Combining computational effects

While some researchers seek to generalize monads (to arrows), others try to narrow the focus to achieve a richer theory (and probably deeper understanding).

Combining computational effects: commutativity and sum

We begin to develop a unified account of modularity for computational effects. We use the notion of enriched Lawvere theory, together with its relationship with strong monads, to reformulate Moggi's paradigm for modelling computational effects; we emphasise the importance here of the operations that induce computational effects. Effects qua theories are then combined by appropriate bifunctors (on the category of theories). We give a theory of the commutative combination of effects, which in particular yields Moggi's side-effects monad transformer (an application is the combination of side-effects with nondeterminism). And we give a theory for the sum of computational effects, which in particular yields Moggi's exceptions monad transformer (an application is the combination of exceptions with other effects).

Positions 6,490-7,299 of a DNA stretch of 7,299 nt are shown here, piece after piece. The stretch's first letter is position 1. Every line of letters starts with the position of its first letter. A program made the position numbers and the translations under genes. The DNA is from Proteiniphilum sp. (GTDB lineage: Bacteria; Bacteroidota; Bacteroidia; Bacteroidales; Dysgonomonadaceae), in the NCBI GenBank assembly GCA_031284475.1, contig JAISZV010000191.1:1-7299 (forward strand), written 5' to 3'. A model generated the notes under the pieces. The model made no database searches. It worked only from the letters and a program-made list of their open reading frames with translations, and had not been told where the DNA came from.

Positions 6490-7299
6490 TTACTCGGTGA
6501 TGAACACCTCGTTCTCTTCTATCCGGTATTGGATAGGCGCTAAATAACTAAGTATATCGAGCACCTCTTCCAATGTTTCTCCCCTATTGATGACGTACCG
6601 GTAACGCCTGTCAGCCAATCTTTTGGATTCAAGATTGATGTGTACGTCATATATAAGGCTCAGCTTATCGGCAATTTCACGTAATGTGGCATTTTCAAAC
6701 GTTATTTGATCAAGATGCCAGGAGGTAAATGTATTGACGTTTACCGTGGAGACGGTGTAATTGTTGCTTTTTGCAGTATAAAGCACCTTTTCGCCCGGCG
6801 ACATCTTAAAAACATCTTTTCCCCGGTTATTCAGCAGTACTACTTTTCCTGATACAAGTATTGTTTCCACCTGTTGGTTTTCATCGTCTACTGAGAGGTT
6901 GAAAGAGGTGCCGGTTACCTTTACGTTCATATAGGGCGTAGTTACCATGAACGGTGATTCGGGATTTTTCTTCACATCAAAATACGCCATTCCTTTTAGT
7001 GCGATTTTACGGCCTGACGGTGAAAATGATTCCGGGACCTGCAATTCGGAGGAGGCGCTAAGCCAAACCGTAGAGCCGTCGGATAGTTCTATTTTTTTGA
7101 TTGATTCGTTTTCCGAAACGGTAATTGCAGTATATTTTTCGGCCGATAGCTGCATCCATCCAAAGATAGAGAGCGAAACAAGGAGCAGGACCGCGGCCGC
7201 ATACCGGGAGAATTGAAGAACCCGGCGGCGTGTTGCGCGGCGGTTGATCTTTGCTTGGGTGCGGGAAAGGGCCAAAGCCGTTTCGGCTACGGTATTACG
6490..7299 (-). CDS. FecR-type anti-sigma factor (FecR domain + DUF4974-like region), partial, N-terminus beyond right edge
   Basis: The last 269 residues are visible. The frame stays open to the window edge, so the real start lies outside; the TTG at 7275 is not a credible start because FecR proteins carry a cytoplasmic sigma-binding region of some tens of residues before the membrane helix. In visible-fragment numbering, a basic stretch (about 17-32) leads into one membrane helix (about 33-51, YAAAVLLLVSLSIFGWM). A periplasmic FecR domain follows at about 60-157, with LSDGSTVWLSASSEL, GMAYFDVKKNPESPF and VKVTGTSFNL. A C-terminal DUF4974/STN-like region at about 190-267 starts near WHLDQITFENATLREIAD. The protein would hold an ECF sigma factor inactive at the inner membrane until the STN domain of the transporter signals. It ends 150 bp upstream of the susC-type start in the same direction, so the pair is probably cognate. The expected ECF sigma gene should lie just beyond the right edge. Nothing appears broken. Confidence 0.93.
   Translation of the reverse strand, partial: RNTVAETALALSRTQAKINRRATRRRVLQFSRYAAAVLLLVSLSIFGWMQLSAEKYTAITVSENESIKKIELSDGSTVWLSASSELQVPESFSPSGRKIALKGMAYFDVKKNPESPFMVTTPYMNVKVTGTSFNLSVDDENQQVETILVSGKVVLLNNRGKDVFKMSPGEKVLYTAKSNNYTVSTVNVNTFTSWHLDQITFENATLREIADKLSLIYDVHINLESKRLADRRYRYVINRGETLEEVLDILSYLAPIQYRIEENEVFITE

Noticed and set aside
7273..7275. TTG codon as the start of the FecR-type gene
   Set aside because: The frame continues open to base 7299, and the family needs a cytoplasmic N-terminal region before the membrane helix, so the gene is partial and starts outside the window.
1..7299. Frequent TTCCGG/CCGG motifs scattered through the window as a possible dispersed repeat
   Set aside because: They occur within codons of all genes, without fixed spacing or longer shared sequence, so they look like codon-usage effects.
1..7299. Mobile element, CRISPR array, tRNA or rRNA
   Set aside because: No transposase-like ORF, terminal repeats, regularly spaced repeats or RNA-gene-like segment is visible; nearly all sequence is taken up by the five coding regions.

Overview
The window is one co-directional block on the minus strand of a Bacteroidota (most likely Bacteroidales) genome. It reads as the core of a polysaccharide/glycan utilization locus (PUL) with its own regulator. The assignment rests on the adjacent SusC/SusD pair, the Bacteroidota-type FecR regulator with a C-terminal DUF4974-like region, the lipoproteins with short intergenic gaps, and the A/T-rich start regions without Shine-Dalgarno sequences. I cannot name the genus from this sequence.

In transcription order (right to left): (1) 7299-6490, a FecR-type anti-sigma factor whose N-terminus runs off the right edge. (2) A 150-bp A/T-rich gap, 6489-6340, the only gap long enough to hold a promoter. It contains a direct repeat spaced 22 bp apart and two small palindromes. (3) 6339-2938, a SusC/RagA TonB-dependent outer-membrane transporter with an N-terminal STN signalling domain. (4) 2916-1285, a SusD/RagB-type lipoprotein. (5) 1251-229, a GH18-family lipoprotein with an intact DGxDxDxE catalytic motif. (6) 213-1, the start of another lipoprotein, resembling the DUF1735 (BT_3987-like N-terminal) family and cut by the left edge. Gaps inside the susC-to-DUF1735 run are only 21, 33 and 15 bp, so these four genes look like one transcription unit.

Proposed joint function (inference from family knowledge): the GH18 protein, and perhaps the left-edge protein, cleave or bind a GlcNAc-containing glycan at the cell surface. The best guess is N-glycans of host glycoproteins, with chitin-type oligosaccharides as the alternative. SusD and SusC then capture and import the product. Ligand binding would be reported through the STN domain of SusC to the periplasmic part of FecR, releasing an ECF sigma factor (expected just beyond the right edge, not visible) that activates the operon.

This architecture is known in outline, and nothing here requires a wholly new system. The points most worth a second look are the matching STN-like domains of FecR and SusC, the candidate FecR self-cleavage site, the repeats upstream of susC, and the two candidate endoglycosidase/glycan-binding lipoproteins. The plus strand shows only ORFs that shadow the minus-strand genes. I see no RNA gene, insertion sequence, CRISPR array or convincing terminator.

A longer version: Combining Effects: Sum and Tensor

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Notions of Computation Determine Monads

See also Notions of Computation Determine Monads

The perspective of this paper is that computational effects determine monads
but are not identified with monads. We regard a computational effect as being realised by families of operations, with a monad being generated by their
equational theory.

Monads Transformers?

Isn't this directly applicable to the design and understanding of monad transformers in Haskell?

I think commutativity calculations would show which monad transformers can be stacked without worrying about changed semantics.

Link broken

The papers above, and other related papers, can be obtained from Plotkin's publications page.